Most organizations believe it will be safe to return to the workplace this summer with enhanced cleaning, sanitation and PPE protocols in place.
This was a main finding in the “Back to Work Playbook Study” conducted by WorldatWork and HALO Recognition. More than two-thirds (67%) of the 601 organizations surveyed plan to resume, or have already resumed, “normal” operations by end of summer. The majority (25%) of organizations plan to resume normal operations in June, 19% plan to in July, 6% in August, 16% in September and 4% in October — 13% are deferring normal operations until 2021.
Organizations are either considering or implementing several preventive measures for the return to the office, which include additional cleaning measures (85%), limiting the size of meetings or banning meeting spaces (83%) and adding more personal space or barriers around the office (67%). Other measures employers are implementing or considering are requiring employees to wear masks (64%), temperature screenings before entering (52%), permanently allowing some employees to work remotely (50%), expanding PTO or sick days available (15%), requiring employees to wear gloves (13%) and requiring a COVID-19 test or antibody test (7%).
“In addition to highlighting the varied methods companies will utilize to keep employees safe, this survey demonstrates that organizations are quickly adapting to the new workplace,” said Scott Cawood, president and CEO, WorldatWork. “This crisis has shown, importantly, just how nimble organizations can be when they need to be. Organizations can make rapid, sweeping changes when an emergency requires it.”
When employees do return to the office, many employers (63%) said they will provide them with personal protective equipment such as a mask, gloves and hand sanitizer.
The airline industry has been affected greatly during the pandemic and while some organizations (24%) don’t intend to allow business travel for the foreseeable future, 56% said it will be permitted but only on a limited basis for essential matters.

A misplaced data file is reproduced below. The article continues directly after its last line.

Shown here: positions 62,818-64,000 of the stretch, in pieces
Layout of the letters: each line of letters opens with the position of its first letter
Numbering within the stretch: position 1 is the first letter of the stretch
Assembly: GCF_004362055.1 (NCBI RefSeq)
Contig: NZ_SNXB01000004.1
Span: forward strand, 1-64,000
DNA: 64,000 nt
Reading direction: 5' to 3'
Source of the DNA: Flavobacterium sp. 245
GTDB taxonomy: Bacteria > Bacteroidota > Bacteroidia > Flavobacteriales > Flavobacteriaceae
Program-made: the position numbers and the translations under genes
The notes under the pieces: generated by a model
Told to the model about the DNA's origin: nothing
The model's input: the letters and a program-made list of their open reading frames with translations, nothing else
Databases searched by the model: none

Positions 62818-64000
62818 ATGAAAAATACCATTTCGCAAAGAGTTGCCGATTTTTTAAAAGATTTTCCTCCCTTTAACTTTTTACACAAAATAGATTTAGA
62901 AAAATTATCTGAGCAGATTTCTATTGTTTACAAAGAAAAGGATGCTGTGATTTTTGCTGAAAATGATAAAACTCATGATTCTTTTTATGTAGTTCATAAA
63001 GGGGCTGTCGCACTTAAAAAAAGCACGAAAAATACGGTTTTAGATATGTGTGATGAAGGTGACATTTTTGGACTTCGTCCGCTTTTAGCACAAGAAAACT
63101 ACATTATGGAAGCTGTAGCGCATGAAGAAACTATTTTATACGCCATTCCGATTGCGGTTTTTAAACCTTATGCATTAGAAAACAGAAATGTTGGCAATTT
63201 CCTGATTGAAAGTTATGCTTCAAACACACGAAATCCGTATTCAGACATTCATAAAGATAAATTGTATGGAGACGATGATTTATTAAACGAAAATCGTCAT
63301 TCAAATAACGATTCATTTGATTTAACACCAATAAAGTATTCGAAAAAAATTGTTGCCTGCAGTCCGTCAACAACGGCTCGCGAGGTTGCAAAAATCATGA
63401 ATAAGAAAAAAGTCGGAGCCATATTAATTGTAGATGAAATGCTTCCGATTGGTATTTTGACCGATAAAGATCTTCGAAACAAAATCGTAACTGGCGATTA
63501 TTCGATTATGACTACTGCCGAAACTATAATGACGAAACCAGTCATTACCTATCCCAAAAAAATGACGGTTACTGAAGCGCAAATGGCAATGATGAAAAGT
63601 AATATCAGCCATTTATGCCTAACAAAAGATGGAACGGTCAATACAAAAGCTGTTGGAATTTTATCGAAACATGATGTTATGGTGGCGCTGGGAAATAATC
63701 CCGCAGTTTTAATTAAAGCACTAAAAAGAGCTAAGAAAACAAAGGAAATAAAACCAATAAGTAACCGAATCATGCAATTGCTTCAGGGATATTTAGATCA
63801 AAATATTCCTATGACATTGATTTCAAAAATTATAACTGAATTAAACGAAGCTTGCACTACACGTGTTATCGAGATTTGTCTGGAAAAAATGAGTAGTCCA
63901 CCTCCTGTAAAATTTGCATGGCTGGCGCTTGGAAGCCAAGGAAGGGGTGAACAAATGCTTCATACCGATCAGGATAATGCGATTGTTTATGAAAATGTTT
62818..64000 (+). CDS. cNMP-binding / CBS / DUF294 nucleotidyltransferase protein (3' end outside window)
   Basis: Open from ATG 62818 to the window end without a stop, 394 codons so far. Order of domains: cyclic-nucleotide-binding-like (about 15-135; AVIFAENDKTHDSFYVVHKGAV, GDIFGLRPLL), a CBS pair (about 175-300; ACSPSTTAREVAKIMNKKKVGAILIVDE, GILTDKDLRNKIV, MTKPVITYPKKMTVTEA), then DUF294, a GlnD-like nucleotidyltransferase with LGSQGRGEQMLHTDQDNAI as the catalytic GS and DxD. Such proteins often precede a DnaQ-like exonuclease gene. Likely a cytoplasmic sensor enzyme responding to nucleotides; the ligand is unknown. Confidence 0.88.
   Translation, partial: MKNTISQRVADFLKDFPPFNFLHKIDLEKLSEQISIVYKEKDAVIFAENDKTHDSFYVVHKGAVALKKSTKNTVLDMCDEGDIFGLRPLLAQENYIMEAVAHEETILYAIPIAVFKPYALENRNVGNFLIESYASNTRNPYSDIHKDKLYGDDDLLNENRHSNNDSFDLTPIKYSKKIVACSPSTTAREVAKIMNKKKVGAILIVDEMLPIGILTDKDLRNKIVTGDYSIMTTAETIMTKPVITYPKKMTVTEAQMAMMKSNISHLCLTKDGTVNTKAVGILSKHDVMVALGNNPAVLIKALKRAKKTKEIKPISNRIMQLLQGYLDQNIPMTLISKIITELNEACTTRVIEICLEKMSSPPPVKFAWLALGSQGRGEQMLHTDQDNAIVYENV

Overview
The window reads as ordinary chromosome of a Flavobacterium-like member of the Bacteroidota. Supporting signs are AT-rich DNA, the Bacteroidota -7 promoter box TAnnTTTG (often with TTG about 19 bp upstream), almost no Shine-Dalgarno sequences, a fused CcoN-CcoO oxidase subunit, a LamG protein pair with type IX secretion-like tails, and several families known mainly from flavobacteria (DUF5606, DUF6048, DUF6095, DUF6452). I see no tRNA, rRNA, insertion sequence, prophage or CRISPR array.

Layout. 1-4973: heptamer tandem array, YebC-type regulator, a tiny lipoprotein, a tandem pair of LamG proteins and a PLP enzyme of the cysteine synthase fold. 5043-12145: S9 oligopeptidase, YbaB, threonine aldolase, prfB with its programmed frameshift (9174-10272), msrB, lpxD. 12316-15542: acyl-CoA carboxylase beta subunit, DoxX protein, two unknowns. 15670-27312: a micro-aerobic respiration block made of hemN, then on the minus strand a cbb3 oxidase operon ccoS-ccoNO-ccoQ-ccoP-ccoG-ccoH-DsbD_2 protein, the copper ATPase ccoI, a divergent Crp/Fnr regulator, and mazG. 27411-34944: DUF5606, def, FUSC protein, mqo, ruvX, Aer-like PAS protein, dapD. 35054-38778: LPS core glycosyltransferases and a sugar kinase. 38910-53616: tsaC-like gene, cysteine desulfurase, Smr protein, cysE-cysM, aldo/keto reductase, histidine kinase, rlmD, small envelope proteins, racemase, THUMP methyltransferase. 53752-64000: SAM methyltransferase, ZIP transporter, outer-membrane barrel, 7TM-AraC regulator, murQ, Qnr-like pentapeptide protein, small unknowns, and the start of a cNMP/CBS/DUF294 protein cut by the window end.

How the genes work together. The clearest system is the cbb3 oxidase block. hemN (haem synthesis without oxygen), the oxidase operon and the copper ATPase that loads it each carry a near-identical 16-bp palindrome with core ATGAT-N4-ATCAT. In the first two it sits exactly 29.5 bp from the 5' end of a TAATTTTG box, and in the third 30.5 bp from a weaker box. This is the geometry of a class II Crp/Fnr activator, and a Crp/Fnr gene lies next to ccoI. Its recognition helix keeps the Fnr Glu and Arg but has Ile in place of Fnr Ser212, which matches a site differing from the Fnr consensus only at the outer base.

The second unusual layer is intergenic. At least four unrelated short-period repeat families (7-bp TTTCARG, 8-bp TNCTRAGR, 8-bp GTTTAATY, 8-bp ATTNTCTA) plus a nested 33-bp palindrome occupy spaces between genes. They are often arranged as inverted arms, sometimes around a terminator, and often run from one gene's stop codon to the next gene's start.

“Business travel is important to many companies, especially those who thrive on maintaining client and customer relationships, and not to mention those who base product launches around conferences and expositions,” said Cord Himelstein, vice president of marketing and communications at HALO Recognition. “I think we might all agree that in-person meetings are preferred when trying to make a solid business connection based on trust, so that will be important to getting things up and running to some semblance of normalcy. However, that’s assuming the travel industry itself can get up and running while keeping people safe. Until then the priority should be on employee health and well-being, even if that means skipping a few public appearances.”
Most organizations plan to accommodate employees with children by allowing them to continue remote work (81%) or flexible schedules (73%).
Additional Key findings:
- 38% of organizations will conduct or have conducted an employee survey to assess comfort levels with returning to the workplace.
- The primary focus for return to work planning is on practices to ensure the safety and health of employees, with nearly one third planning to implement employee reengagement initiatives. 26% of organizations are implementing or planning to implement enhanced wellness programs and 12% are adding or enhancing recognition programs.
- Three-quarters of organizations will regularly monitor behavior of employees; 29% expect employees to report violations (anonymously or not); 10% will use formal penalties.
About the Author
Brett Christie is the managing editor of Workspan Daily.